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    Wow, this is extremely educational. I'm easily a lightweight and teetering on a dolt when it comes to this. This is a great thread.

    Posted 5 years ago #
  28. misterlowercase

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    Hey man, don't be so hard on youself.

    When you wrote this:

    I realized something I hadn't thought about before. I took up the pipe to remember my grandfather, but more and more moments like these are about building my own piping experiences.

    ...that's what it is all about dude.
    For real.
    By taking up the pipe to honor your grandfather, you initiated good karma cosmic payback, because your intentions were noble and good, the spirits in the smoke know this and our prayers are carried to heaven.

    Don't ever feel intimidated by ten-dollar words or fancy jargon, most all of it is bullshit.

    I never graduated high school, I'm so autodidactic that I mispronounce autodidactic
    LOL
    ...it pushed me to prove myself, to show that formal training is only one piece of the puzzle.

    Forgive me here, I must quote one of my cultural heroes at length,
    Jean Dubuffet:

    It’s a widespread idea that in looking at the artistic production of intellectuals we simultaneously behold the flower of the general production —since intellectuals, born of the common people, can hardly lack all their qualities — as well as those additional qualities acquired by long days spent wearing down their rumps on schoolchairs; not to mention that they think of themselves as quite intelligent by definition, much more intelligent than ordinary people. But is this the case? In fact, we also find many people who have a much less favorable idea of intellectuals.

    Intellectuals appear to them to be directionless, opaque, vitamin deficient, swimmers in troubled waters.
    De-energised. Demagnetised.
    Lacking in clairvoyance.

    It may be that the intellectual’s seated position breaks the circuit.The intellectual functions all too often sitting down : in school, at meetings, during conferences — always seated. Often dozing. Sometimes dead : dead in a chair.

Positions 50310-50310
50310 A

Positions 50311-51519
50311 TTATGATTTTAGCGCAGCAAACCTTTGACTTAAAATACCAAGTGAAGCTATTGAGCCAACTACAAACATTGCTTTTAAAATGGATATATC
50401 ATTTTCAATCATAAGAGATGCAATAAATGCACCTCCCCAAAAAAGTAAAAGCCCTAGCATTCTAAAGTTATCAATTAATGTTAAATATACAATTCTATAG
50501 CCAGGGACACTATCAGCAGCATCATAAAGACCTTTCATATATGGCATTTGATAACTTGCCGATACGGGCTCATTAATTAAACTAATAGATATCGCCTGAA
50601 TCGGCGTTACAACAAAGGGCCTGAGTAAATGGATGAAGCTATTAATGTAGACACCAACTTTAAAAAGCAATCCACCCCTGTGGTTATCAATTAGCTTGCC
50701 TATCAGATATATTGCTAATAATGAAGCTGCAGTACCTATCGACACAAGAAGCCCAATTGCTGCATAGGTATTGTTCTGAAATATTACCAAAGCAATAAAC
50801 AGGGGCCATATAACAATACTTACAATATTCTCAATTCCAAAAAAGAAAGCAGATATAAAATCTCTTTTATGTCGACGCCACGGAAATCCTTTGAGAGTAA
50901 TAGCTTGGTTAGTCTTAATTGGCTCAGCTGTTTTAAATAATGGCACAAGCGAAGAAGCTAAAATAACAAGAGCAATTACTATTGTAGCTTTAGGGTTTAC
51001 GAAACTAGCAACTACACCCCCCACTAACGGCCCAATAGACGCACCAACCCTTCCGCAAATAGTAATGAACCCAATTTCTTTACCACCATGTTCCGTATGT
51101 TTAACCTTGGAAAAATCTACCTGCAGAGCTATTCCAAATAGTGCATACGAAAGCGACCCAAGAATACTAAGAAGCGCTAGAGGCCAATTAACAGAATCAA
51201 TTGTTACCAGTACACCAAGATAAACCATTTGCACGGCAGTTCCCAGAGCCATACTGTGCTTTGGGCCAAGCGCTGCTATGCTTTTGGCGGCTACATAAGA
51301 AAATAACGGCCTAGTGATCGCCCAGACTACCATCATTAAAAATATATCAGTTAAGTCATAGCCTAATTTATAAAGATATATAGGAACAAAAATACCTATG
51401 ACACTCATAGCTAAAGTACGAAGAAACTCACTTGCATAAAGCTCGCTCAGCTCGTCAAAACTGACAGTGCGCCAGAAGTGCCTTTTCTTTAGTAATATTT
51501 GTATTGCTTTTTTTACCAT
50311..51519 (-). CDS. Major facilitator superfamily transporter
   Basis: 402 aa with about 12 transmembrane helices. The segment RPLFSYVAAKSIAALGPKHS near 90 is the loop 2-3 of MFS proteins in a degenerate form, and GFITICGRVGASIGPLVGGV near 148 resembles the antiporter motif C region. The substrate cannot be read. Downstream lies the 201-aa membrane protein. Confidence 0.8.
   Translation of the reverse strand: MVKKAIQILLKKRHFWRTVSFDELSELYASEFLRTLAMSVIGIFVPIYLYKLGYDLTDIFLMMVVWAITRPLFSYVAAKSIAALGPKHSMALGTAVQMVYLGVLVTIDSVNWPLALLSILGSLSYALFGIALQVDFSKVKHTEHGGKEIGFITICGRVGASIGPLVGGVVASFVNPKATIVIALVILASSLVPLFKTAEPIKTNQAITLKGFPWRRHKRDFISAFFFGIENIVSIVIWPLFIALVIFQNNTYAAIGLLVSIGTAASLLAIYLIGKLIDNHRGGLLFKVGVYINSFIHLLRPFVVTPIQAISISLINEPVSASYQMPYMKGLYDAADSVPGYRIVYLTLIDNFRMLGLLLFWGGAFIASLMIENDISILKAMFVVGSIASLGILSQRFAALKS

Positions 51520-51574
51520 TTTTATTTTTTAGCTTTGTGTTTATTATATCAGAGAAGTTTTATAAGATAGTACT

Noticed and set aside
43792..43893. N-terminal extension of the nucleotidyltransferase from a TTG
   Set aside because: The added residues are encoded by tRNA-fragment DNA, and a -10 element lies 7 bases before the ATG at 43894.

Intelligence has often long been held in great esteem. When someone used to be described as intelligent, wasn’t that to say everything? But now it’s a different story, we begin to demand something else, and the influence of such intelligence is in marked decline. The preference now is for the effects of vitamins. We perceive that what was called intelligence actually consisted of a feeble savoir-faire in the handling of a certain simplistic, false, trifling algebra, having nothing at all to do with true clairvoyance, but rather with obscurantism.

    We cannot deny that the intellectual hardly shines in the realm of clairvoyance. The imbecile — or the person so designated by the intellectuals — is much more disposed towards that. We might even say that schoolchairs wear down this clairvoyance along with one’s rump.

    Imbecile he might be, but sparks emanate everywhere from him like static electricity from a cat’s fur — unlike Monsieur the Grammar Master, who emits no more sparks than an old wet rag.

    So long live the imbecile! He’s our man!

    What they should have done, our doctors in their little caps, is got their brains curetted. Then they would become good conductors of electricity, and a myriad eyes would sprout from the blood as in a wild man, eyes more useful than the eyeglasses they balance on their noses. These doctors should commit the great intellectual hara-kiri, the great leap into extra-lucid-imbecility — only then would they sprout those myriad eyes.